Profiling Java-programmers based on application of Data Mining Techniques on Resumes
|has title::Profiling Java-programmers based on application of Data Mining Techniques on Resumes|
|Student name:||student name::Aron de Jong|
|Second reader:||has second reader::Guszti Eiben|
|Thesis:||has thesis::Media:Aron de Jong_Thesis.pdf|
|Poster:||has poster::Media:Aron de Jong_Posternaam.pdf|
War for talent
Companies compete heavily in order to attract, select and retain talented employees (Trank et al., 2002). Furthermore, companies try to improve the effectiveness of the recruitment process, by attracting and selecting the right type of employees, having a high level of abilities based on achievements in the past. The following problems are encountered in the process of recruitment:
• Manual analysis of large number of applicants. Companies receive a large number of application letters. Generally, the curriculum vitae of the jobs applicants are manually analysed, which can be error prone, costly and cumbersome (Metha et al, 2013).
• Shortage of qualified workers -> War on talent. Most companies face difficulties attracting qualified applicants (Ng and Burke, 2005). Talented applicants are scarce. This results in a ‘war on talent’, as companies compete in selecting qualified applicants from the same small pool of candidates.
Breaugh & Starke (2002) present a model describing the recruitment process. The model contains five stages: (1) Recruitment objectives, (2) Strategy development, (3) Recruitment activities, (4) Intervening/Process variables, (5) Recruitment results. This framework incorporates several separate recruitment models and theories.
Goal of thesis
The thesis involves the application of Data Mining techniques in order to increase the effectiveness of the recruitment process. The problem of many IT secondment firms is the shortage of qualified workers, especially Java programmers. The research question of the thesis addresses whether a job profile can be built with Data Mining techniques, so that Java programmers can be better attracted. Related to strategy development stage of Breaugh & Starke’s model, the profile can be used to answer the following two sub-questions: (1) What are the characteristics of a good applicant for a job function? (2) Where can these good applicants be found? To answer these question, resumes of existing employees are used as data source.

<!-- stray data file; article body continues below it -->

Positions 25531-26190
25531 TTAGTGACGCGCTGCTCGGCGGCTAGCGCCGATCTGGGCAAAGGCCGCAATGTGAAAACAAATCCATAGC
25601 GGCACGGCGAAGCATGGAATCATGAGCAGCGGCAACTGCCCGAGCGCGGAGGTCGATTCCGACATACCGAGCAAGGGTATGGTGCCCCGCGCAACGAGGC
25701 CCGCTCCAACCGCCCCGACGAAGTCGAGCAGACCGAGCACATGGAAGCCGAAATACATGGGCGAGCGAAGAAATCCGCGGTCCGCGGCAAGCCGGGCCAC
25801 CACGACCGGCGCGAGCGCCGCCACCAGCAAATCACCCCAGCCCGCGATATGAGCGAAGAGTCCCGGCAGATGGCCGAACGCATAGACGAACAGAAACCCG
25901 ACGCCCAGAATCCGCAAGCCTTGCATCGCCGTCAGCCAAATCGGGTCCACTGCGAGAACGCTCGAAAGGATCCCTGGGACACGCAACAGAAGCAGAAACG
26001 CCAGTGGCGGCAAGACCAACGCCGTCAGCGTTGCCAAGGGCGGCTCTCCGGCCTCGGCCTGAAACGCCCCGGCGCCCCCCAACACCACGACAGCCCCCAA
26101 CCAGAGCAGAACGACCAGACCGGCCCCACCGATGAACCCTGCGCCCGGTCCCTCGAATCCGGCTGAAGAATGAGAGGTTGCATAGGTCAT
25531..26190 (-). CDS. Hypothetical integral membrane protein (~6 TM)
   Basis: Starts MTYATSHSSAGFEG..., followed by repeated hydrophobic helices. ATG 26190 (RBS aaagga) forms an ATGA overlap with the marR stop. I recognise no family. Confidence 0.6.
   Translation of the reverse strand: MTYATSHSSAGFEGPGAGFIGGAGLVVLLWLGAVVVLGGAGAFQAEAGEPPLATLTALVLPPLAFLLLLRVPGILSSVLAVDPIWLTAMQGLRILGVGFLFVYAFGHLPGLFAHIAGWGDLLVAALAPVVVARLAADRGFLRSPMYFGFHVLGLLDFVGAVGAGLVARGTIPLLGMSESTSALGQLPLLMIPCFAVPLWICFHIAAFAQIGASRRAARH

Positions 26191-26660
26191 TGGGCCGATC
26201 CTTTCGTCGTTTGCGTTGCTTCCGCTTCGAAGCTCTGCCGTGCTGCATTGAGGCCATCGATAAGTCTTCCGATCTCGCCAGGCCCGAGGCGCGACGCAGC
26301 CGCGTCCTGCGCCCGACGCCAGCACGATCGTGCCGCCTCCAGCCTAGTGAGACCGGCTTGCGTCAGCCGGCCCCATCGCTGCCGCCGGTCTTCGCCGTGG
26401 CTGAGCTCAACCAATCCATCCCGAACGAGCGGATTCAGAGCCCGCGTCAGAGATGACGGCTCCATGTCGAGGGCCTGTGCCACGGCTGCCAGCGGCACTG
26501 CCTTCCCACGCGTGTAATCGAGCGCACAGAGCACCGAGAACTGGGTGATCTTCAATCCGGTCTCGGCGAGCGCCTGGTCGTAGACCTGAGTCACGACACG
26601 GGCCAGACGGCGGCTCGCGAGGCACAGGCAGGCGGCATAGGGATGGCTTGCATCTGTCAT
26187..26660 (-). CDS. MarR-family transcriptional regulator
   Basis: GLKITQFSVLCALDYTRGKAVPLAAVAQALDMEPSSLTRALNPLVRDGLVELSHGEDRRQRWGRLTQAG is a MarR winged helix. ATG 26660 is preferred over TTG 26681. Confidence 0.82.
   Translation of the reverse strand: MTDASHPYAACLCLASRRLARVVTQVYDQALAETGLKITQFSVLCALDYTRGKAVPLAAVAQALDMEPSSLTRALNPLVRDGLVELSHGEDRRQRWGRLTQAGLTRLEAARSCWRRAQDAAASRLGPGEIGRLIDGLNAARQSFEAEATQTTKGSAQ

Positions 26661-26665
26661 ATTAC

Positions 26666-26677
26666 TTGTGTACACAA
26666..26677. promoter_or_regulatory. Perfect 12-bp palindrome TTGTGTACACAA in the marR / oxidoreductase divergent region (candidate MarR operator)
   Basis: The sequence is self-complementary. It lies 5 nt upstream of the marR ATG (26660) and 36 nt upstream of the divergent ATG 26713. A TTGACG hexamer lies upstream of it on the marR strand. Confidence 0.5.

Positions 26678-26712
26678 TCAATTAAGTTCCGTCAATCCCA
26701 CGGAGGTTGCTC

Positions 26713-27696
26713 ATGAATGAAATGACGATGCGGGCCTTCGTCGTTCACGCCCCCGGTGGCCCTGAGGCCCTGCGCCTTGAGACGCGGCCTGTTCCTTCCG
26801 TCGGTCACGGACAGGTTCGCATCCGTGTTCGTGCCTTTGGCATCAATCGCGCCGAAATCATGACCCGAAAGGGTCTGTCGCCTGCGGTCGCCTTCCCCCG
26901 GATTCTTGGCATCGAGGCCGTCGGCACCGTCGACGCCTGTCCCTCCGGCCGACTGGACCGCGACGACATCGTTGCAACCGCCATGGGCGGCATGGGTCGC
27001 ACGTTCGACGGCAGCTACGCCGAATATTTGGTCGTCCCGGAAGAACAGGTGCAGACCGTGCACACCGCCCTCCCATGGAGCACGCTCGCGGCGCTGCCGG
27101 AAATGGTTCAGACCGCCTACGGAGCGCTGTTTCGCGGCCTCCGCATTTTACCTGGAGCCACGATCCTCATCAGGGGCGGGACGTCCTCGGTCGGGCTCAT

Currently, resumes (N=1800) are used as input data. These data are crawled and parsed from an employee database of a IT firm (intranet). The resumes have the following categories: Summary (profile, related projects), Personalia (surname, gender, job function, manager, work unit), Languages, Knowledge (theoretical and practical skills), Education (degrees, certificates) and Working Experience.
Data Mining approach
The current approach is to predict a Java programmer, based on Knowledge skills, Prior Education background and Previous Working Experience background. However, there are several trivial skills (such as Java Spring, Java EE, etc.), which are removed as predictors. Furthermore, irrelevant predictors were removed using feature selection.
 Trank, C. Q., Rynes, S. L., & Bretz Jr, R. D. (2002). Attracting applicants in the war for talent: Differences in work preferences among high achievers. Journal of Business and Psychology, 16(3), 331-345.
 Mehta, S., Pimplikar, R., Singh, A., Varshney, L. R., & Visweswariah, K. (2013). Efficient multifaceted screening of job applicants. In Proceedings of the 16th International Conference on Extending Database Technology (pp. 661-671). ACM.
 Ng, E. S., & Burke, R. J. (2005). Person–organization fit and the war for talent: does diversity management make a difference?. The International Journal of Human Resource Management, 16(7), 1195-1210.